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Prevention and Compensation of Muddy Flows: Some Economic Insights

  • COCHARD François

    (LERNA, University of Toulouse)

  • ROZAN Anne
  • SPAETER Sandrine

Recent surveys report the increasing number of muddy flows in many areas, and point out the fact that agricultural practices (among others) influence significantly the risk and severity of muddy flows. In this paper, we investigate the economic incentives that can be given to the farmer to adopt different practices. We propose an original economic instrument that entails an `ambient tax', voluntary revelations and a compensation fund. Because of the authorities' difficulties to be informed of each farmer's individual efforts, the tax cannot depend on the individual but on the collective level of efforts. However, each agent may lower his tax payment by revealing his individual efforts to the regulator so that high efforts may be rewarded compared to low ones. The tax revenue is used to supply a fund that is dedicated to the compensation of victims if a muddy flow occurs. hence it is possible to simultaneously increase the incentives for farmers to adopt more environmentally friendly practices and to improve the compensation of victims without mitigating their incentives to protect themselves against the risk of muddy flow.

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File URL: http://www2.toulouse.inra.fr/lerna/cahiers2006/06.24.217.pdf
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Paper provided by LERNA, University of Toulouse in its series LERNA Working Papers with number 06.24.217.

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Date of creation: Aug 2006
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Handle: RePEc:ler:wpaper:06.24.217
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Web page: http://www.toulouse.inra.fr/lerna/

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  1. Horan, Richard D. & Shortle, James S. & Abler, David G., 1998. "Ambient Taxes When Polluters Have Multiple Choices," Journal of Environmental Economics and Management, Elsevier, vol. 36(2), pages 186-199, September.
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  8. Camacho Cuena, Eva & Requate, Till, 2004. "Collective and Random Fining versus Tax/Subsidy - Schemes to Regulate Non-Point Pollution : An Experimental Study," Economics Working Papers 2004,10, Christian-Albrechts-University of Kiel, Department of Economics.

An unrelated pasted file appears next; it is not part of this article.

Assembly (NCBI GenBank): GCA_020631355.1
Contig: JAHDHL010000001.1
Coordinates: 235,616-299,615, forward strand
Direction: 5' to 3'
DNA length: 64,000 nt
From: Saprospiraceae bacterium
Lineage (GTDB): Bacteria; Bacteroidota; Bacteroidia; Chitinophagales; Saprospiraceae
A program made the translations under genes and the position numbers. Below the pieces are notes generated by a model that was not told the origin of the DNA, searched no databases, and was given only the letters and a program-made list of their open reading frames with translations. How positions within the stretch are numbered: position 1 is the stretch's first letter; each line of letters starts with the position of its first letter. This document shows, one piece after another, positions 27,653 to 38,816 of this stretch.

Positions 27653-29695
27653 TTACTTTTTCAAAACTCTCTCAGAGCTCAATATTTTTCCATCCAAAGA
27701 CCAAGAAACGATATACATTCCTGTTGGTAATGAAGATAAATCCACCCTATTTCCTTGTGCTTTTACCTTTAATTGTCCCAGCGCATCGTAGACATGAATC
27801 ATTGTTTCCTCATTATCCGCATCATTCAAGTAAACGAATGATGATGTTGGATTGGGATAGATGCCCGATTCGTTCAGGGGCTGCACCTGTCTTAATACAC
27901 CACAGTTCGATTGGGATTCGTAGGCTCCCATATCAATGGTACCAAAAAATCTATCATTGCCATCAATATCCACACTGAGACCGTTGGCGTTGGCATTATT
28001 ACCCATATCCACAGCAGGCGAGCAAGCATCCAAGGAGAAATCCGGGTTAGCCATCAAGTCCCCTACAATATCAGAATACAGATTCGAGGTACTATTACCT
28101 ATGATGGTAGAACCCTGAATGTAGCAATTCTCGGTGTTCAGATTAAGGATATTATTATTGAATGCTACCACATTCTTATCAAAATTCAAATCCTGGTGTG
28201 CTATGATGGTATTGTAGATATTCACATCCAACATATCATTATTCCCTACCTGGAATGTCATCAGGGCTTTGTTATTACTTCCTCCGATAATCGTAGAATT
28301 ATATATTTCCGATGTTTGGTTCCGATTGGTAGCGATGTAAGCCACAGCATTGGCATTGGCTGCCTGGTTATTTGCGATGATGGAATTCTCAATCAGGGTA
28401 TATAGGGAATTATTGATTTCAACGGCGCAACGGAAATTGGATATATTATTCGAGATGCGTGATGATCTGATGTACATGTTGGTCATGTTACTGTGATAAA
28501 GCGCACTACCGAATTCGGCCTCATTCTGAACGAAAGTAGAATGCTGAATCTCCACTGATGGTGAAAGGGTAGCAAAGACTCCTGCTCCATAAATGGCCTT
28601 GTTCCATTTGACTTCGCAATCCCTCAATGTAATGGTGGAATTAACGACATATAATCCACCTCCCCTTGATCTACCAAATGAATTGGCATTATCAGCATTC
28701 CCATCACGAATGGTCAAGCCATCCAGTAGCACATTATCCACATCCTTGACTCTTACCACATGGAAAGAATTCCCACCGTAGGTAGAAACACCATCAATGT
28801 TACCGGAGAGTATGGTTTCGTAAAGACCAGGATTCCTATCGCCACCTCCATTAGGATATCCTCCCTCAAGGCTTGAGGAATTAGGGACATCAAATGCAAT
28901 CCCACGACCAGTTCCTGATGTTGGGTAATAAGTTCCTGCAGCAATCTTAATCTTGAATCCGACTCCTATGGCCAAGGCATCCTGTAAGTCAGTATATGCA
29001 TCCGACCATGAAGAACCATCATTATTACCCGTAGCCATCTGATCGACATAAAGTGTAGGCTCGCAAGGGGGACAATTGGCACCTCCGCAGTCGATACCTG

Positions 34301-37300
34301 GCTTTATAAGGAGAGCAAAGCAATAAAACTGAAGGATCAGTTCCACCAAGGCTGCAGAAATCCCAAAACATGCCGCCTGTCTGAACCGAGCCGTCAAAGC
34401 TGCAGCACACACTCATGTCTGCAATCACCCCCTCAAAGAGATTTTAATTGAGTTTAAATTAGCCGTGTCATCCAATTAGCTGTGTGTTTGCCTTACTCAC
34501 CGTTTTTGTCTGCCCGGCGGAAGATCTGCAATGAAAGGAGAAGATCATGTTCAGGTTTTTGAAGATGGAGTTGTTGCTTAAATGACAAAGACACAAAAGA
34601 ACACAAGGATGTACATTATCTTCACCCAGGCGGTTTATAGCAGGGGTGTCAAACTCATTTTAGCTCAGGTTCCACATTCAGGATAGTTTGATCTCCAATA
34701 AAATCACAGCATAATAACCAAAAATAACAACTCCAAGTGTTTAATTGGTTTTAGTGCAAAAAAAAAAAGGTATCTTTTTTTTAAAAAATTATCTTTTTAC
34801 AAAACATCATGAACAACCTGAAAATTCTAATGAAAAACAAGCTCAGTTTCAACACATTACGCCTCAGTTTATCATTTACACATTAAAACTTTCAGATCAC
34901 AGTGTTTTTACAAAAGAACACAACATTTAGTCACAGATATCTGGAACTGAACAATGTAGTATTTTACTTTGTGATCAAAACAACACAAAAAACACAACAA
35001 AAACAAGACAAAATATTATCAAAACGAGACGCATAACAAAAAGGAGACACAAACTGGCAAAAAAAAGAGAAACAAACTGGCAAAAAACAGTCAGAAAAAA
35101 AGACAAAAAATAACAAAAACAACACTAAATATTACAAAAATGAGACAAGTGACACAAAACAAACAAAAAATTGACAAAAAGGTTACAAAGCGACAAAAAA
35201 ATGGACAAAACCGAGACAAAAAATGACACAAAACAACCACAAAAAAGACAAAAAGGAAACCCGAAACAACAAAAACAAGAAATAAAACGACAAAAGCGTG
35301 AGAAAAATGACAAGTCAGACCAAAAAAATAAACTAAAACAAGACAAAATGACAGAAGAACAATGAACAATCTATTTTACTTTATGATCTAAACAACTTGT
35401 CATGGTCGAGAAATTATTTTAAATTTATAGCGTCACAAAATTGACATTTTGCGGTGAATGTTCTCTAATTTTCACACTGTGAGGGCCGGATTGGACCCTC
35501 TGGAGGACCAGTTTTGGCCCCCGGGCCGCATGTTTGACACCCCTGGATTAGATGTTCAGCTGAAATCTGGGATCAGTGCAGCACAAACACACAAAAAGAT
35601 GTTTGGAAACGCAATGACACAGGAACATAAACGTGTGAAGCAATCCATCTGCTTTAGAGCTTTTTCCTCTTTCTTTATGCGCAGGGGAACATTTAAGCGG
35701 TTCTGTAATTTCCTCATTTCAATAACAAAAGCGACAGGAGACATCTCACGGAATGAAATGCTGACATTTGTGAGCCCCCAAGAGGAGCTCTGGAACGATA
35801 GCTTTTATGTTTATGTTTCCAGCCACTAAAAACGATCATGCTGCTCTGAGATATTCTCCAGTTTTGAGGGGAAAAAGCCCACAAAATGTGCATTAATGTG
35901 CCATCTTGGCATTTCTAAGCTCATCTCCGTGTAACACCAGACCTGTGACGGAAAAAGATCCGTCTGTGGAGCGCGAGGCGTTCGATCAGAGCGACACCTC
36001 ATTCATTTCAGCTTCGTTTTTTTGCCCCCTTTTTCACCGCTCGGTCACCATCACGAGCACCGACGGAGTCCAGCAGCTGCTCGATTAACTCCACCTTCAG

9. Christian A. Vossler & Gregory L. Poe & William D. Schulze & Kathleen Segerson, 2006. "Communication and Incentive Mechanisms Based on Group Performance: An Experimental Study of Nonpoint Pollution Control," Economic Inquiry, Western Economic Association International, vol. 44(4), pages 599-613, October.
  10. Segerson, Kathleen, 1988. "Uncertainty and incentives for nonpoint pollution control," Journal of Environmental Economics and Management, Elsevier, vol. 15(1), pages 87-98, March.
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  12. Happe, Kathrin & Damgaard, Martin & Osuch, Amanda & Sattler, Claudia & Zander, Peter & Uthes, Sandra & Schuler, Johannes & Piorr, Annette, 2006. "CAP-reform and the provision of non-commodity outputs in Brandenburg," German Journal of Agricultural Economics, Humboldt-Universitaet zu Berlin, Department for Agricultural Economics, vol. 55(5/6).
  13. Kritikos, Alexander S., 2004. "A penalty system to enforce policy measures under incomplete information," International Review of Law and Economics, Elsevier, vol. 24(3), pages 385-403, September.
  14. Xepapadeas, A. P., 1991. "Environmental policy under imperfect information: Incentives and moral hazard," Journal of Environmental Economics and Management, Elsevier, vol. 20(2), pages 113-126, March.
  15. Gregory L. Poe & William D. Schulze & Kathleen Segerson & Jordan F. Suter & Christian A. Vossler, 2004. "Exploring the Performance of Ambient-Based Policy Instruments When Nonpoint Source Polluters Can Cooperate," American Journal of Agricultural Economics, Agricultural and Applied Economics Association, vol. 86(5), pages 1203-1210.
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